• This repeater device 102 further includes a received data detection unit (referred to as first received data detector) 408, a delay data detection unit (first delay data detector) 409, a transmit data detection unit (first transmit data detector) 410, a clock generator unit 411 and a counter 412. Each of the functional units (these constitute a second delay time detector means) is provided to automatically detect a delay time of the triax cable 104, which is one of the principal features of this invention. Operations of these functional units are as follows. The receive (Rx) data detector 408 detects the timing of a signal as input to amplifier 404. The transmit (Tx) data detector 410 detects the timing of a signal as output from amplifier 407. The clock generator 411 generates a clock signal which is synchronized with a clock signal from a clock generator of CCU 103 to be described later and which is for use as a reference signal that determines the measured timing of each signal. The counter 412 is for detection of a delay time between the Rx data detector 408 and Tx data detector 410. The delay data detector 409 detects a delay amount and generates a delay detection signal in a predetermined format to be later described, which signal is added by the adder 403 to a transfer signal for transmission to CCU 103. This delay time detection will be described in detail later.
  • FIG. 5 is a block diagram showing a detailed configuration of the CCU 103. As shown herein, CCU 103 has an I/O terminal 501 for receiving the composite color video signal as sent from the repeater device 102, which signal is then supplied to an input signal separator 503 via a switch 502. At input signal separator 503, the signal as sent thereto is separated into a composite color video signal and audio signal. The audio signal is converted by a DAC 504 into an analog signal, which is output from an output terminal 507 and is applied with prespecified signal processing for transmission to a TV broadcast station (not shown), as an example.
  • The composite color video signal from the input signal separator 503 is passed to a video signal processor 505 and applied specific signal processing thereby and then output from an output terminal 508 as a digital color video signal for transmission to the broadcast station, for example. The output signal of processor 505 is also supplied to a DAC 506 for conversion to an analog video signal, which is output from an output terminal 509 and then sent forth to the broadcast station after having applied thereto predetermined signal processing. Video images are displayed on a monitor (not shown) when the need arises.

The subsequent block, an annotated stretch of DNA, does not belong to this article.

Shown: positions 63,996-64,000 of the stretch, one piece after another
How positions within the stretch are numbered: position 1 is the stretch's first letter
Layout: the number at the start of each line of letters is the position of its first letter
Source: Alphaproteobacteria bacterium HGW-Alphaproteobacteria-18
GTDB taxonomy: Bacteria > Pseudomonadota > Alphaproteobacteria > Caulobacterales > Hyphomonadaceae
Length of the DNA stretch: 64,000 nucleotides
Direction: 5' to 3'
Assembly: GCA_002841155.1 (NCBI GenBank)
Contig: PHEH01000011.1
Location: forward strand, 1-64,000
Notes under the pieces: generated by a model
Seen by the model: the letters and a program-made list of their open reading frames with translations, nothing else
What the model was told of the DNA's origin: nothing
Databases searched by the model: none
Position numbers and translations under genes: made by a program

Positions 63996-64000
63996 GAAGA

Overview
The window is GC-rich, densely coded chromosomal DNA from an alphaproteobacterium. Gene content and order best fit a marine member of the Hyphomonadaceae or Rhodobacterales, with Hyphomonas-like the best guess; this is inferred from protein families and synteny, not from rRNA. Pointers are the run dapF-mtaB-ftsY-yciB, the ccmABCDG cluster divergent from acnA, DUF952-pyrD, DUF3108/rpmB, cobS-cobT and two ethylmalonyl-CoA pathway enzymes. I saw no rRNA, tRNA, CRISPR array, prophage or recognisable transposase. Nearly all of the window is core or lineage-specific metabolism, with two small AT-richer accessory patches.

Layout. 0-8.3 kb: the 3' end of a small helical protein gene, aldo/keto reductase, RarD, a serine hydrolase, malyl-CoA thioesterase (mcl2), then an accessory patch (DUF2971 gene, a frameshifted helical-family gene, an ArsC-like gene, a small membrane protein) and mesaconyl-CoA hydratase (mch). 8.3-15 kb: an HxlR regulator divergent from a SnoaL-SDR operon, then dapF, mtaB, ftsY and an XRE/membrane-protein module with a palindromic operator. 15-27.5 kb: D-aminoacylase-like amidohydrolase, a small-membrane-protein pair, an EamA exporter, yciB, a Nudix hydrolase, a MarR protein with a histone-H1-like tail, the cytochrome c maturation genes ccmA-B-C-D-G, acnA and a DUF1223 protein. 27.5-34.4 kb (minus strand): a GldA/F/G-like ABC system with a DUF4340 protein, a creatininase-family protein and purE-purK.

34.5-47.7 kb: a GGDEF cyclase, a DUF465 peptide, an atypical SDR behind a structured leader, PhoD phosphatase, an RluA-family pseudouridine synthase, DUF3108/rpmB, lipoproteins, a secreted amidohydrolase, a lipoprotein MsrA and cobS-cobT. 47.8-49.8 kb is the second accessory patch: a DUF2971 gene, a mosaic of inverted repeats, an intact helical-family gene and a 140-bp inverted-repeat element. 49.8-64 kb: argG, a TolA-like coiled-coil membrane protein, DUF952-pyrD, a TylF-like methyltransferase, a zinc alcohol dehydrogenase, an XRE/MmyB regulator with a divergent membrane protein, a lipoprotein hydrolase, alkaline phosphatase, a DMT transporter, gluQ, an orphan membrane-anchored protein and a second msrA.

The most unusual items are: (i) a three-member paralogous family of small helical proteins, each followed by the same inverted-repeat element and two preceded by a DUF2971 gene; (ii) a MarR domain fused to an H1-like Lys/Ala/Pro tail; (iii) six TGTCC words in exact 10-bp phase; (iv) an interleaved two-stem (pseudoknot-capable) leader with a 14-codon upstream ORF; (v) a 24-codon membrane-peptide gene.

• CCU 103 has an input terminal 510 for receiving an audio signal to be sent back or returned to the camera head unit 101, which signal is converted by an ADC 512 into a digital signal and then fed to an output signal composing unit 515. CCU 103 has another input terminal 511 for receiving a returned composite color video signal, which is converted by an ADC 513 into a digital signal and then compressed at a video compressor unit 514 and thereafter supplied to the output signal composer 515. The video compressor 514 is arranged to have its transfer frequency band which is wide enough to enable transmission of the compressed video signal from the camera head unit 101 to CCU 103 in view of the fact that the return composite color video signal is satisfactorily about 70 Mbps in data rate as stated previously. The output signal composer 515 combines or “synthesizes” together the returned audio signal and the return composite color video signal to thereby generate a combined signal, which is sent from the output terminal 501 to the camera head unit 101 through a switch 516 and an amplifier 517 plus the switch 502.
  • The CCU 103 also has its function of measuring a transfer signal delay time while displaying the measured delay time: this function is a feature unique to this invention, as will be described below. CCU 103 includes a received data detection unit (referred to as second Rx data detector) 519, a transmit data detection unit (second Tx data detector) 520, a delay data detection unit (second delay data detector) 521, and a clock generator unit 522 for generating a clock signal of this signal transmission system. The above-stated camera head unit 101 and repeater device 102 operate in a way synchronous with the clock signal from this clock generator 522. The delay data detector 521 is responsive to receipt of those signals from the Rx data detector 519 and Tx data detector 520, for detecting delay information and then passing it to a central processing unit (CPU) 525. CPU 525 performs arithmetic processing based on the delay information from delay data detector 521 for driving a warning display unit 526 to visually display a warning message(s) on its screen, for driving an alarm generator 527 to produce alarm sounds, and for driving a character signal output unit (i.e., text generator) 528. An output signal of the text generator 528 is added at an adder 529 to the analog video signal from DAC 506 and is then output from an output terminal 530 for enabling warning information to be displayed on the monitor (not shown) together with video images. Additionally, the second Rx data detector 519, second Tx data detector 520, second delay data detector 521, CPU 525, clock generator 522 and a counter 518 make up a first delay time detecting module.